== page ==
5. 10 Tips for New Homeowners – Be mindful of energy efficiency.
There are many factors that contribute to the overall monthly cost of living in your home. You have a few fixed costs like your mortgage principal, interest, and property taxes, and then you have your variable expenses as well.
Utilities bills often fluctuate depending on the season, as you spend more on electricity during the cooling season due to air conditioning, more on water during the summer for landscaping purposes, and more on natural gas or oil during the winter depending on what your heating system runs on.
Moderating your usage can help you lower your bills, but being mindful of energy efficiency helps bring the bill down as well by making your home more energy efficient.
Here are some ways to improve the energy efficiency of your home:
•Switch to LED lighting
•Purchase energy efficient appliances
•Identify drafts and seal
•Install a smart thermostat
If you prefer to have some guidance on what actions will yield good results, conduct an energy audit and have an inspector investigate areas where you can improve your efficiency. These professionals inspect buildings, both residential and commercial, regularly and know all the best tricks for improving efficiency and saving on those monthly variable costs.
6. 10 Tips for New Homeowners – Review your insurance policy.
As a new homeowner, chances are you just set up a homeowner’s insurance policy. While this coverage is by no means a legal requirement, no lender will greenlight your mortgage if you don’t have it.
Not all insurance policies are created equal, so it’s worth understanding the details and making sure you have coverage that makes sense for your needs and the geographic location you live in. Review you policy to determine:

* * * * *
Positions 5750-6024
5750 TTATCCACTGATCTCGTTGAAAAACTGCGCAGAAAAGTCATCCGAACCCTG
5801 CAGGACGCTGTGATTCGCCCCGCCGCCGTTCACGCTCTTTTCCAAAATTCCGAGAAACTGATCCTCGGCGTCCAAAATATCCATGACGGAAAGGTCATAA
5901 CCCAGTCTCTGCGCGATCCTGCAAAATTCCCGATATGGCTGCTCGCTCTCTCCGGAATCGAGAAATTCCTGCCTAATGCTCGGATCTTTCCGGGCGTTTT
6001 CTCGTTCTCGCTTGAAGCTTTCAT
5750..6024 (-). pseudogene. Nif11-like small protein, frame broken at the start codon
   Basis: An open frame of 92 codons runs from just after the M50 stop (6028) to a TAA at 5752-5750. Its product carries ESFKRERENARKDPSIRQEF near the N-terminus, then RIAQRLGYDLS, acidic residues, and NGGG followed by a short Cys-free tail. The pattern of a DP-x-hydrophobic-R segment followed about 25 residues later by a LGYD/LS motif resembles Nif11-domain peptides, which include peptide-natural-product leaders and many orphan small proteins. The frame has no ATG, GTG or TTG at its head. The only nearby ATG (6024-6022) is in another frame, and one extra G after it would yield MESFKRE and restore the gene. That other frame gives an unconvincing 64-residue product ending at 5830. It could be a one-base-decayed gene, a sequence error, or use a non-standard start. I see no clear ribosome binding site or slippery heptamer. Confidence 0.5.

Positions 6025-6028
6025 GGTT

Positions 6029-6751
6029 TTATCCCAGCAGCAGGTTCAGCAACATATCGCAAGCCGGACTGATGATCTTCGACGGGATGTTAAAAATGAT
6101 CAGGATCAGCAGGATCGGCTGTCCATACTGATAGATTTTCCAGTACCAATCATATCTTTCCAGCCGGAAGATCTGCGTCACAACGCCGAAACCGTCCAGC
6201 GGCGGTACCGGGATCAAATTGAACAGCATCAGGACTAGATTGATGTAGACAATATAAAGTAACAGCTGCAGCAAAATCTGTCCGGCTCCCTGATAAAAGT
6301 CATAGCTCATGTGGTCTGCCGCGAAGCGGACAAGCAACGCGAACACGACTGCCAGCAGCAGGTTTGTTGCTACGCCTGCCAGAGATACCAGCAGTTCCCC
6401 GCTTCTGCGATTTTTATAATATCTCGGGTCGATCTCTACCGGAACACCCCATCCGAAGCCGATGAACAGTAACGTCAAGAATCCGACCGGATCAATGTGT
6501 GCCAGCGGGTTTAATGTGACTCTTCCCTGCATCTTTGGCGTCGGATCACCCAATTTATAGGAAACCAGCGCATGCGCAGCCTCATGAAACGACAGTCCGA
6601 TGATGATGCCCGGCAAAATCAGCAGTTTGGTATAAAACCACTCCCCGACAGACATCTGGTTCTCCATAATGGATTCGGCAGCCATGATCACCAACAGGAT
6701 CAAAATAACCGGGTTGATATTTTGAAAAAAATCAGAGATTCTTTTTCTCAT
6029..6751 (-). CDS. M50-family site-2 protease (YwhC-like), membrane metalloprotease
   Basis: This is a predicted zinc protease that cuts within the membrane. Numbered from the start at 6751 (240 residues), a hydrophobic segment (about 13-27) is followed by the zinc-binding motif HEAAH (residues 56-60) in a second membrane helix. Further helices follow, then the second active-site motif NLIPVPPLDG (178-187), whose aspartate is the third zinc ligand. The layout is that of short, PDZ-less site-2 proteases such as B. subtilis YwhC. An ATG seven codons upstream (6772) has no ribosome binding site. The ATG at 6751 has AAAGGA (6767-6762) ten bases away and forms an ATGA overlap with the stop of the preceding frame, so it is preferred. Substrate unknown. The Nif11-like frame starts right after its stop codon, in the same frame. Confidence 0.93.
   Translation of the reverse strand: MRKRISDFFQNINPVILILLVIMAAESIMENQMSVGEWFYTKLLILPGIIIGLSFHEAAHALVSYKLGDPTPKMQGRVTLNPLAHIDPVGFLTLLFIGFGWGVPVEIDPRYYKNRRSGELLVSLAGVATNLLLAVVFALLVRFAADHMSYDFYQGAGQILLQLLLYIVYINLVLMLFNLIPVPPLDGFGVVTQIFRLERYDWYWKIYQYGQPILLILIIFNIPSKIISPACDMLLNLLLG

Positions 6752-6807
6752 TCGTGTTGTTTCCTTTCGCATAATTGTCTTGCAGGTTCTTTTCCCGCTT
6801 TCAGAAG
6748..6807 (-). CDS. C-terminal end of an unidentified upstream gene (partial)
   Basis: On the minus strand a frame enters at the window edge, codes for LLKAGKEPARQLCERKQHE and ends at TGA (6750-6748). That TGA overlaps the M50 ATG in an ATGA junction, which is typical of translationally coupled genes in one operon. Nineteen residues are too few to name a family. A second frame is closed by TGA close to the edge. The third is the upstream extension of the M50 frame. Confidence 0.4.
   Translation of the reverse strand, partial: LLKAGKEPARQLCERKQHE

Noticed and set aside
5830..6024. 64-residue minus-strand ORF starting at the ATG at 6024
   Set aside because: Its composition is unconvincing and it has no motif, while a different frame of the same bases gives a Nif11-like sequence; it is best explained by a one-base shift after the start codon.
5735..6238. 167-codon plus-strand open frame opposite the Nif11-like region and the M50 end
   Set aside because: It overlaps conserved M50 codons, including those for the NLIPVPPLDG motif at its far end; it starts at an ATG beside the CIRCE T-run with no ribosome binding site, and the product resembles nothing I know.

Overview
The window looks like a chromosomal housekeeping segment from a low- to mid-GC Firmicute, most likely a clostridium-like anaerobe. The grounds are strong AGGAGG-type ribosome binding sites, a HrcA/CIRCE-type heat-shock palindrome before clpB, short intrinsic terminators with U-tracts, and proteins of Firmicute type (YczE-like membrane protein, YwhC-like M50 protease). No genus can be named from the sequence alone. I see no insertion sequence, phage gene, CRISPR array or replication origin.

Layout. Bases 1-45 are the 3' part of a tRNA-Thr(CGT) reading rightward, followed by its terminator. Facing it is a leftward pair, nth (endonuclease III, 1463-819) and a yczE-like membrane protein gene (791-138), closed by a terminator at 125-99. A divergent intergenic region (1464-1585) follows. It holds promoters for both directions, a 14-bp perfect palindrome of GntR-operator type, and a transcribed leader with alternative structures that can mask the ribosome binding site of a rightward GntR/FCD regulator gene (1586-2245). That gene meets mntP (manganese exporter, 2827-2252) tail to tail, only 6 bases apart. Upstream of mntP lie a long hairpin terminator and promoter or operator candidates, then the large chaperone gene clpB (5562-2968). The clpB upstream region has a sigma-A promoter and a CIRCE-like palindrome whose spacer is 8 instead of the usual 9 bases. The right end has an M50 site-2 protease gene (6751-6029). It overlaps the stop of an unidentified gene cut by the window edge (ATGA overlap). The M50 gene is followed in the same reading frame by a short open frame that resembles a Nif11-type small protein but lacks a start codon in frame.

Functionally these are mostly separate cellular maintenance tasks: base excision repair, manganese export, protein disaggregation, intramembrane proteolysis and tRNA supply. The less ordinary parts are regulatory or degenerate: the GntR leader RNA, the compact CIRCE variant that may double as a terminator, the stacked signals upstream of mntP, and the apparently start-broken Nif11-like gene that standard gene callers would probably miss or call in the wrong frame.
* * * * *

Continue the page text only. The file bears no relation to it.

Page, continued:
•Dollar limitations on claims
•Exclusions to the coverage
Compare what is covered with what other assets you have to determine if an incident would be a blip in time or a total disaster. If there are any gaps where you may wind up paying out of pocket, try fleshing things out to make sure your coverage is comprehensive.
You’ll be glad you did.
7. Choose your contractors carefully.
Speaking of insurance, you are a homeowner now. You’ll have to be more thorough and discerning when it comes to choosing contractors.
Good work ain’t cheap and cheap work ain’t good. If it sounds too good to be true, it very well might be. That’s why it’s important to carefully vet your contractors before trusting them in your home to do what you need done.
Do your research on each potential contractor before signing anything with them. You want to check out their portfolio or samples of their work. You want to have a conversation to hear their thoughts on what you want and if they appear to have expertise and experience in how they interact.